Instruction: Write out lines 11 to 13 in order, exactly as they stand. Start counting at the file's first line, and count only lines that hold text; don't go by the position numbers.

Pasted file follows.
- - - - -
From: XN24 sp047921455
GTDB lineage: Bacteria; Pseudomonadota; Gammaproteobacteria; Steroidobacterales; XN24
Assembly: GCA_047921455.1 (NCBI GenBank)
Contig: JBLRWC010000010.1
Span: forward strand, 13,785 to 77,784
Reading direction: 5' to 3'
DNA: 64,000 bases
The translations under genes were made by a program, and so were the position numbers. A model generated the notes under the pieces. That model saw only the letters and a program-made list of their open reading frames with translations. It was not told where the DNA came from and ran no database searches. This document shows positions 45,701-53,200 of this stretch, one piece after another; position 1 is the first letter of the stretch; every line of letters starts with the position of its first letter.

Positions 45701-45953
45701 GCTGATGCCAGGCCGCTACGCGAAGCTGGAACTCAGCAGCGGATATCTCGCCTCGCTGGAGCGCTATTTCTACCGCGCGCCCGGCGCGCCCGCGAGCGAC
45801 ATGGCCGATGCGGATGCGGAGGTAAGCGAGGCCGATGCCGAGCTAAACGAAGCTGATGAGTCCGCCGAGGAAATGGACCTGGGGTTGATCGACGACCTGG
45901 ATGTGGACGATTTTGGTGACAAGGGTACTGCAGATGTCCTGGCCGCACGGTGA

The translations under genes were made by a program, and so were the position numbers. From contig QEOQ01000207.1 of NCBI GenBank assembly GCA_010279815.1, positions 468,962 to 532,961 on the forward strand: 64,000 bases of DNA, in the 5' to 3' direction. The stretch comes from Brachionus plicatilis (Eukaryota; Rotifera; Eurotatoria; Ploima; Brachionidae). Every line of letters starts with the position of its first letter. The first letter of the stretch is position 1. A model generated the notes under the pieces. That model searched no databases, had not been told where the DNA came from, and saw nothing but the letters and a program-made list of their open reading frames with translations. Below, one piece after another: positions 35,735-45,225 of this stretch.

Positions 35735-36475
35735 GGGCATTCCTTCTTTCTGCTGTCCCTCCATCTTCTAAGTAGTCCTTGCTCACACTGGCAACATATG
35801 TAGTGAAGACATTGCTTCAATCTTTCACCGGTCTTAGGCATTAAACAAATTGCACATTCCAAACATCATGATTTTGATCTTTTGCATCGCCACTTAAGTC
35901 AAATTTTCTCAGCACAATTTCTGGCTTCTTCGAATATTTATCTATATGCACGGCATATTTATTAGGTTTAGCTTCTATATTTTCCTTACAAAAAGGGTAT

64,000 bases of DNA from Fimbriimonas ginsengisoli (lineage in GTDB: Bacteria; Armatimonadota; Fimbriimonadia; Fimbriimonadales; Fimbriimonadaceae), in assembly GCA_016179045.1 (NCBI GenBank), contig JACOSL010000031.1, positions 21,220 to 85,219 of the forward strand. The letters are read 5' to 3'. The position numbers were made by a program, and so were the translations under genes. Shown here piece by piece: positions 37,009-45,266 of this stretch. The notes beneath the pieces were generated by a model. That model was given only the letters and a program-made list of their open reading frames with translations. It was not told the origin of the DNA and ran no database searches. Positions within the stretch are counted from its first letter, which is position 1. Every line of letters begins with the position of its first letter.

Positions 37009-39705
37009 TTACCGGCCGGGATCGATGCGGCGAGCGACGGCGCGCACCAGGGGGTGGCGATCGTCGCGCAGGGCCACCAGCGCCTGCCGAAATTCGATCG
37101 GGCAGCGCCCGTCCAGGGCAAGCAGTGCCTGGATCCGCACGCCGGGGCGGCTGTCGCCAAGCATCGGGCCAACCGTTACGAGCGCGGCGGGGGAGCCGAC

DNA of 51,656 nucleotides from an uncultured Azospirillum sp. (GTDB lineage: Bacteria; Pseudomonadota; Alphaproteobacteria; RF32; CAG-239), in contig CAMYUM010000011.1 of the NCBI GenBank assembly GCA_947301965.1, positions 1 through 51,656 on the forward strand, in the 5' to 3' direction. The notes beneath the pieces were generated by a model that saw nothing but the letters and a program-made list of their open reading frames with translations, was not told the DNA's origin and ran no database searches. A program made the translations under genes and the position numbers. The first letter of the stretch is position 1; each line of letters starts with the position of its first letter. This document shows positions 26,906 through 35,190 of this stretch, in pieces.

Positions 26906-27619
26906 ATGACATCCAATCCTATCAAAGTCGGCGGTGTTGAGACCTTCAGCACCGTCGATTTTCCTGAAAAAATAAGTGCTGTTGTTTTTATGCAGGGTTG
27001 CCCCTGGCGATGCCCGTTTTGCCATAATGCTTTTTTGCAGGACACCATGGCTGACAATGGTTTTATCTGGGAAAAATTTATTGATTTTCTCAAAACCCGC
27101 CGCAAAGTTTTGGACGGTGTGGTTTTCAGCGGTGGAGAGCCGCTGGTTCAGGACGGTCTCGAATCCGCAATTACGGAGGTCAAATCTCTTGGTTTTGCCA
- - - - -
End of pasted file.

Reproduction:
45801 ATGGCCGATGCGGATGCGGAGGTAAGCGAGGCCGATGCCGAGCTAAACGAAGCTGATGAGTCCGCCGAGGAAATGGACCTGGGGTTGATCGACGACCTGG
45901 ATGTGGACGATTTTGGTGACAAGGGTACTGCAGATGTCCTGGCCGCACGGTGA

The translations under genes were made by a program, and so were the position numbers. From contig QEOQ01000207.1 of NCBI GenBank assembly GCA_010279815.1, positions 468,962 to 532,961 on the forward strand: 64,000 bases of DNA, in the 5' to 3' direction. The stretch comes from Brachionus plicatilis (Eukaryota; Rotifera; Eurotatoria; Ploima; Brachionidae). Every line of letters starts with the position of its first letter. The first letter of the stretch is position 1. A model generated the notes under the pieces. That model searched no databases, had not been told where the DNA came from, and saw nothing but the letters and a program-made list of their open reading frames with translations. Below, one piece after another: positions 35,735-45,225 of this stretch.